If you are coming to Grace Church from a Roman Catholic background, you may notice a difference in the Table of Contents in the bibles we have available. This may be especially true if you have grown up with, or are accustomed to, reading a bible translation aimed specifically at Roman Catholics, such as the New American Bible or the New Jerusalem Bible. In exploring the bibles at Grace, you may notice the absence of fourteen Old Testament books that were declared part of the Canon of Scripture by the Roman Catholic Church long after the original sacred Canon had been set. These added writings are called the Apocrypha. While there is nothing wrong with reading or learning from these books, we do not corporately read or teach from the Apocrypha because we do not believe these books are inspired or authoritative for several reasons.
First, not one of the Apocryphal books were written by a recognized prophet. All fourteen books of the Apocrypha were written during the Inter-testamental Period: the 400 years between the writing of Malachi and the beginning of the ministry of John the Baptist. During those 400 years, no Jewish prophet was recognized as a true prophet of God. Since a prophet was the only person who could speak for God, the Jewish people—and by extension we as Christians—received no revelation from God for those four centuries. This time period is often referred to as “The Silent Years.” Because none of the Apocryphal books were written by a recognized prophet of God, they cannot be placed on the same level as the Old Testament Scriptures, all of which were authored by a prophet such as Moses, Samuel, Daniel, or Jeremiah.
It is also important to note that the earliest church fathers did not recognize the Apocrypha as Scriptural. The most ancient known listing of the Old Testament canon was written down in 170 AD by Melito of Sardis, an early bishop of the church at Sardis. This list does not contain any of the books of the Apocrypha, and no other early church fathers disputed Melito’s omission of the books. Furthermore, neither Jesus nor any of His apostles ever quoted or alluded to any of the fourteen books of the Apocrypha. Throughout the New Testament, the Old Testament is referenced over one thousand times, but in all of those instances, not once is the quotation referring to a book in the Apocrypha. This is very important because the New Testament writers generally read and quoted the Septuagint, which is the Greek translation of the Hebrew Scriptures. The Septuagint was widely read among those whose native tongue was Greek. The Septuagint contained all the Apocrypha, but the Apostles who read it and then wrote the New Testament made little to no mention of those books.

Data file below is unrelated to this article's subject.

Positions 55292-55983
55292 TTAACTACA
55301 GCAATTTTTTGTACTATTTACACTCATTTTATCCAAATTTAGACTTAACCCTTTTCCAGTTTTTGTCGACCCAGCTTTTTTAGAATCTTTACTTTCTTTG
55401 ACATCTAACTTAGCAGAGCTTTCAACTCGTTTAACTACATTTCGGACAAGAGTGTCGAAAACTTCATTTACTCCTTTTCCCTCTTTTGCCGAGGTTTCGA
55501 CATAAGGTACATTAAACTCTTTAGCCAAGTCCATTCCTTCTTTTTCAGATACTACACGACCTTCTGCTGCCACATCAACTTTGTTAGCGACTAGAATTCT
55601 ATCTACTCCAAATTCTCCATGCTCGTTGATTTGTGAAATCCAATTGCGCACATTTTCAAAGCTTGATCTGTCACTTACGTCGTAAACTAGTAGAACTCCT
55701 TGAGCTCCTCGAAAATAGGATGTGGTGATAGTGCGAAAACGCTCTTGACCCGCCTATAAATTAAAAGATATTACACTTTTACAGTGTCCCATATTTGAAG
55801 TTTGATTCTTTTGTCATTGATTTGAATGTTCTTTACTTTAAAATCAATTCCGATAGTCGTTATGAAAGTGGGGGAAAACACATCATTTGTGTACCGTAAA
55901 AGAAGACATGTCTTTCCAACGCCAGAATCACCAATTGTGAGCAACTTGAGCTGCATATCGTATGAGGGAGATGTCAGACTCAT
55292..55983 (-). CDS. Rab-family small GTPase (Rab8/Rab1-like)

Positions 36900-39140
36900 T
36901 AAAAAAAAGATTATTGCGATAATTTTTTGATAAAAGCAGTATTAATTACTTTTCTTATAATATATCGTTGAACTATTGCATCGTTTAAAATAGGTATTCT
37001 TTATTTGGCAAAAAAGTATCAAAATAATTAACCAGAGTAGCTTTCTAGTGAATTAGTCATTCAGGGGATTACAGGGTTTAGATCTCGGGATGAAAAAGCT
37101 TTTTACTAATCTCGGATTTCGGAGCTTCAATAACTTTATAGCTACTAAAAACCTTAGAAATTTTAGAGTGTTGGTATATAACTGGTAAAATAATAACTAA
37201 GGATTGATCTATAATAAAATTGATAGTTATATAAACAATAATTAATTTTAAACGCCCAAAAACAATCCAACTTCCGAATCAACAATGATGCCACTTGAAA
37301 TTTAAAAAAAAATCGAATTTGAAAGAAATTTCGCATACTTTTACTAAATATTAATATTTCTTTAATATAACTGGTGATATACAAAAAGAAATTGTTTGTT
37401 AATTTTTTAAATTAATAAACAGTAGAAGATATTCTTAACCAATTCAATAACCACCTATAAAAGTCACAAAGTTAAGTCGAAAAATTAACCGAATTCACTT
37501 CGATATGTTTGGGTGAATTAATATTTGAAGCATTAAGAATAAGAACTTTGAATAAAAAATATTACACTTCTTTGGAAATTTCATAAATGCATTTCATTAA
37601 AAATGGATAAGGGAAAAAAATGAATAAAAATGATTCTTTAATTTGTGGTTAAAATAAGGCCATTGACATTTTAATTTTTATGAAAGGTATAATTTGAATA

Likewise, the books themselves do not make any claim to inspiration or equation with Scripture. The books do not contain an authoritative message such as “Thus says the Lord your God” or “The Word of the Lord came to _____.” Every other book in the Old Testament, except Esther, contains at least one mention of a command or a message given to a prophet directly from God. Since the Apocryphal books lack such a command or message, it is difficult to give them the same level of authority as the divinely inspired books of the remainder of the Old Testament.
Finally, not one Christian leader claimed the books in the Apocrypha belonged in the Canon until 1150, years after the Old and New Testament canons were generally settled. The Apocrypha was decreed to be canonical at the Council of Trent in 1546. It is important to realize that the Council of Trent was called by the Pope of the Roman Catholic Church in part to discuss the huge numbers of Roman Catholics leaving the church because of the growing Protestant Reformation. It is feasible that the Roman Catholic Church would have wanted to draw as many clear distinctions between themselves and the newly extant Protestants during this time. One way to distinguish the Roman Catholics could have been the adoption of a slightly different bible and the declaration that anyone who did not use the Apocrypha was not to be considered part of the faith.
All this is not to say the books of the Apocrypha are some kind of demonically inspired writings that we must flee from under all circumstances. Several of the books are useful and educational. Indeed, much of what we know of the history of the Inter-testamental Period comes from 1st and 2nd Maccabees and 1st and 2nd Esdras. These writings, used properly, can be edifying for a Christian, but one must always remember the distinction between beneficial and Scriptural. Because the Apocrypha is not Scriptural, the doctrines rooted in the books of the Apocrypha are uninspired and not authoritative. To avoid confusion and the danger of giving this material more weight than it deserves, we at Grace Church do not read or teach from the Apocryphal books.
Note: If you’d like to read more about how the Canon of Scripture was formed and decided upon, one fantastic resource is The Canon of Scripture by the famous bible scholar Dr. F.F. Bruce.
The Apocrypha consists of the following works of writing:
- 1 Esdras
- 2 Esdras
- The Rest of Esther
- Song of the Three Holy Children
- History of Susanna
- Bel and the Dragon
- Prayer of Manasses
- Wisdom of Solomon
- Ecclesiasticus (not to be confused with the canonical book Ecclesiastes)
- 1 Maccabees
- 2 Maccabees